An Afternoon in Vence

When we arrived in Vence the Matisse chapel was closed. ‘No problem,’ I told my wife, ‘It’s open tomorrow morning.’ Except it wasn’t – I had misread the guidebook. Waiting until it reopened after lunch would mean cutting it fine to catch the train to Avignon. We decided to risk it. Ever since reading about the Chapel of the Rosary in Hilary Spurling’s Matisse biography, I had been keen to see the place in person. The summer’s exhibition at Tate Modern had sharpened my appetite, and I had persuaded my wife it was worth starting our French holiday in Vence.

I’m a Muslim but I’m also spiritually greedy: if a place touches the transcendent I want to experience it. But since I grew up worshipping in light-filled carpeted mosques, churches always felt alien to me. At my school carol service I shuffled along the cold benches and shivered in the gloom. In Rome’s churches I’ve been spellbound by Bernini and Caravaggio; but I appreciated these works of art much as I would have in a gallery. My two visits to the Sistine Chapel have left me dissatisfied. When I took my wife there on our honeymoon the place was packed with bored tourists and tetchy guards. Michelangelo’s ceiling paintings have a muscular power that make you stare up in awe. Personally I find this type of Catholicism – like the hierarchies in my own religion – a pain in the neck.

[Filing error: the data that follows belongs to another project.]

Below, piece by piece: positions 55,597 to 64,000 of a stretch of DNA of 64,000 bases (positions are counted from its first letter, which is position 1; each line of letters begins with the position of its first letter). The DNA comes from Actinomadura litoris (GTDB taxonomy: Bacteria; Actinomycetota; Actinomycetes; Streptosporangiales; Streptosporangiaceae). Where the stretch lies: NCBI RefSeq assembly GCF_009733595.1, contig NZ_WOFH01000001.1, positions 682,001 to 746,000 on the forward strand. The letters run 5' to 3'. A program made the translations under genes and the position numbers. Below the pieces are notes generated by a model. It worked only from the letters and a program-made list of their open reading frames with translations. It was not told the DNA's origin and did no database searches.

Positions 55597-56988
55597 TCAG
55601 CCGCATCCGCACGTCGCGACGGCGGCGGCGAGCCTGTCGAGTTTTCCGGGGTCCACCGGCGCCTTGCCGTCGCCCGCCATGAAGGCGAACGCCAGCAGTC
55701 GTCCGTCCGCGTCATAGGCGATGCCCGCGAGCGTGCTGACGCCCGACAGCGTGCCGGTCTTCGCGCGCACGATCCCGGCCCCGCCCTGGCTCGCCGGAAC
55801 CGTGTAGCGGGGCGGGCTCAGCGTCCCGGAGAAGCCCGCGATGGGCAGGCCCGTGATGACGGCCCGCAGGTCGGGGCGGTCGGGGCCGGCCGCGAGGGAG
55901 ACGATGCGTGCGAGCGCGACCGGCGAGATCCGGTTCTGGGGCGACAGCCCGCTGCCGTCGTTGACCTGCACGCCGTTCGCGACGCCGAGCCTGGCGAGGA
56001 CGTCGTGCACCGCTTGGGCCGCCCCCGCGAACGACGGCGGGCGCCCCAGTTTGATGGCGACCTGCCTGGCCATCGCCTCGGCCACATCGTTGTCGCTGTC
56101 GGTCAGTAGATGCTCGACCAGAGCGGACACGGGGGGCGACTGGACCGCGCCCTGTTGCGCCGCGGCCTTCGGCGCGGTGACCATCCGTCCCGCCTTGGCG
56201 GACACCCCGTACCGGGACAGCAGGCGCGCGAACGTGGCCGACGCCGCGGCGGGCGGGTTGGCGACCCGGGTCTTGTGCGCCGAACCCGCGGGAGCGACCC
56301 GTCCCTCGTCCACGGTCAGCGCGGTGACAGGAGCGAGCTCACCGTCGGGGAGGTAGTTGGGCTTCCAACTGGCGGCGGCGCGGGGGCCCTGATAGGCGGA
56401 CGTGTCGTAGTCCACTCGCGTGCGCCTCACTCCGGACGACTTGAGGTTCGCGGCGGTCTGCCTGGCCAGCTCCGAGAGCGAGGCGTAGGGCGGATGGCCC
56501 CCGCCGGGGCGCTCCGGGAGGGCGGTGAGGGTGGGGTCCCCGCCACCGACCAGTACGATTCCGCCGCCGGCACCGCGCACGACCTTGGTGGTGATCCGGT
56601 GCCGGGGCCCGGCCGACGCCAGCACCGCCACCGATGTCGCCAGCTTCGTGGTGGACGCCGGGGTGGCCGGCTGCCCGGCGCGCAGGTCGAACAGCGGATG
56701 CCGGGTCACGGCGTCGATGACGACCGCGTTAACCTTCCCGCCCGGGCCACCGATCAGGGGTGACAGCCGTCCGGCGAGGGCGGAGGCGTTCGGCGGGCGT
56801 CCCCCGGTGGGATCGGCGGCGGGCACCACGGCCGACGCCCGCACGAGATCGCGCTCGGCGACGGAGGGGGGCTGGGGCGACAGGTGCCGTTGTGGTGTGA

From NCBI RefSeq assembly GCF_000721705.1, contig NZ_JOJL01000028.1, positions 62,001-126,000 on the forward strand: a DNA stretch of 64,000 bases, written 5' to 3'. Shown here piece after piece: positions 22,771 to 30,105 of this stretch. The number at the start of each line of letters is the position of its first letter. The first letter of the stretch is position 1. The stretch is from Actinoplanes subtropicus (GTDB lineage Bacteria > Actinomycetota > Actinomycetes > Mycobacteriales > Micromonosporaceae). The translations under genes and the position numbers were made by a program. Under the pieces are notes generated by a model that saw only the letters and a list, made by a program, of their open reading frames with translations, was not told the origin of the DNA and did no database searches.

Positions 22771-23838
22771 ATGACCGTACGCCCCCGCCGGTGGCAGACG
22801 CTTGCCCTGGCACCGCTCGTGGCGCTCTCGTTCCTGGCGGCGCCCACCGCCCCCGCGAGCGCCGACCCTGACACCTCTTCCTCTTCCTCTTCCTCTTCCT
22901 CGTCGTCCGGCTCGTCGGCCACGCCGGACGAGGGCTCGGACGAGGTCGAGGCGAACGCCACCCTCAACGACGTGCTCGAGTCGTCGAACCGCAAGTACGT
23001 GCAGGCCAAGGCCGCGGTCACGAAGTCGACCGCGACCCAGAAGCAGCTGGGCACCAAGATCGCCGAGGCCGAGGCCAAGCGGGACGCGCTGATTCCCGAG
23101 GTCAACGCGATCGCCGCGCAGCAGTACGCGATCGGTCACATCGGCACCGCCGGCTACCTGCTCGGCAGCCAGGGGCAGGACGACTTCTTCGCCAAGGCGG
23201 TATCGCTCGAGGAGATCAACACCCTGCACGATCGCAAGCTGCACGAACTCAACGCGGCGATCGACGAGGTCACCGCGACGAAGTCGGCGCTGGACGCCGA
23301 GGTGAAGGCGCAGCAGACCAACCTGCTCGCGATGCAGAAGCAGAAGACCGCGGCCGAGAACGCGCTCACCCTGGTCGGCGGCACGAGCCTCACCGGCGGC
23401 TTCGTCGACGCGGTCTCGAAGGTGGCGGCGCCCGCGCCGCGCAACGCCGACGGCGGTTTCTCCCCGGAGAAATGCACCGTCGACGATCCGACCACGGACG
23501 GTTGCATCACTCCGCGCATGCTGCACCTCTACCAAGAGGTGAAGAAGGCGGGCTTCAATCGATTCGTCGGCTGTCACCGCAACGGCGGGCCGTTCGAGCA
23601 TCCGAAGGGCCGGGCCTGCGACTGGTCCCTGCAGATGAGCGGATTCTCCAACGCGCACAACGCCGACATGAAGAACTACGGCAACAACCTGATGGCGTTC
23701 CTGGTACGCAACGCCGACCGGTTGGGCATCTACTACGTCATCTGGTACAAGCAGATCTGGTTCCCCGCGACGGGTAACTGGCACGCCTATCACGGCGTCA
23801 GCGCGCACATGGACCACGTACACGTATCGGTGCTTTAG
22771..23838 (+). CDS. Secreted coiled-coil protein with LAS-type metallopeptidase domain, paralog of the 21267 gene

Growing up in Bohain-en-Vermandois, northern France, Matisse hated the dingy churches and their inflated religiosity. In 1947, the year he began work on the Vence chapel, he wrote to a friend: ‘Sometimes when we are faced with certain Renaissance works, with their over-rich materials, sumptuous and provocative fabrics, we find ourselves ejecting the idea that such sentiment could have any part in Christianity.’ His chapel would be different. Though he was in his late 70s, Matisse was indefatigable in perfecting each detail. It was to be a place of gaiety and light, comfort and peace.